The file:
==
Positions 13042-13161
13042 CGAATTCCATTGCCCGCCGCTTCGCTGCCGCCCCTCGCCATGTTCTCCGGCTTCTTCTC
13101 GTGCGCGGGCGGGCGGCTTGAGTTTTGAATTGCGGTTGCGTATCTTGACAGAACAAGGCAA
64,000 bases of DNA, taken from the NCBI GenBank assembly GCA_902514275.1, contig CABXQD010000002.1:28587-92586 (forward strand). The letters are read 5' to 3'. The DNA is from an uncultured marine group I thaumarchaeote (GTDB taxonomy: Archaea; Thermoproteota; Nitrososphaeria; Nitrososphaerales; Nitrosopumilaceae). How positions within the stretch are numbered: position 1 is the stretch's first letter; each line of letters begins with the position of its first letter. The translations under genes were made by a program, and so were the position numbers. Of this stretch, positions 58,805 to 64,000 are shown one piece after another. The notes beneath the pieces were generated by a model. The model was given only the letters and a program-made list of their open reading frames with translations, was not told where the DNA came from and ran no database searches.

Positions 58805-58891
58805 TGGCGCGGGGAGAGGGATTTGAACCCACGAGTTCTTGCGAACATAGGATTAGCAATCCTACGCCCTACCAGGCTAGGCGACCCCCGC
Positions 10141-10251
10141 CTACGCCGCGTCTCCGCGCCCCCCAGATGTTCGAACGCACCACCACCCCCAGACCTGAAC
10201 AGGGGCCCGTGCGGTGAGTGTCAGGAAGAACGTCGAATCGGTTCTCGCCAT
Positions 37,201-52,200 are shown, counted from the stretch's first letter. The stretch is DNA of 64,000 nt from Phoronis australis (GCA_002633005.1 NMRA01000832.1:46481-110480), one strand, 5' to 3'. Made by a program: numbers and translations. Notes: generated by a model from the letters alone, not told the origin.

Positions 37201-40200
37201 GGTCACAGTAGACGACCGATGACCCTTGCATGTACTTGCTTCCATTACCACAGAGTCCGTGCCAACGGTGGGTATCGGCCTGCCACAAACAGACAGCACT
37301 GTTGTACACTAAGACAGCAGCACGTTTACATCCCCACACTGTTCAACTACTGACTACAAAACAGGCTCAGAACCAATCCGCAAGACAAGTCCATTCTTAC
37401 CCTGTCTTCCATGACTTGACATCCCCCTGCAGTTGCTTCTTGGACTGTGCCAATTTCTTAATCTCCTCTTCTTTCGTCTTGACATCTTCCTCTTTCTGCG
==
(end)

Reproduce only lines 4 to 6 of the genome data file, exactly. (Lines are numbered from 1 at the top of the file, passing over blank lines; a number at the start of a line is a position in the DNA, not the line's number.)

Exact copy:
64,000 bases of DNA, taken from the NCBI GenBank assembly GCA_902514275.1, contig CABXQD010000002.1:28587-92586 (forward strand). The letters are read 5' to 3'. The DNA is from an uncultured marine group I thaumarchaeote (GTDB taxonomy: Archaea; Thermoproteota; Nitrososphaeria; Nitrososphaerales; Nitrosopumilaceae). How positions within the stretch are numbered: position 1 is the stretch's first letter; each line of letters begins with the position of its first letter. The translations under genes were made by a program, and so were the position numbers. Of this stretch, positions 58,805 to 64,000 are shown one piece after another. The notes beneath the pieces were generated by a model. The model was given only the letters and a program-made list of their open reading frames with translations, was not told where the DNA came from and ran no database searches.

Positions 58805-58891
58805 TGGCGCGGGGAGAGGGATTTGAACCCACGAGTTCTTGCGAACATAGGATTAGCAATCCTACGCCCTACCAGGCTAGGCGACCCCCGC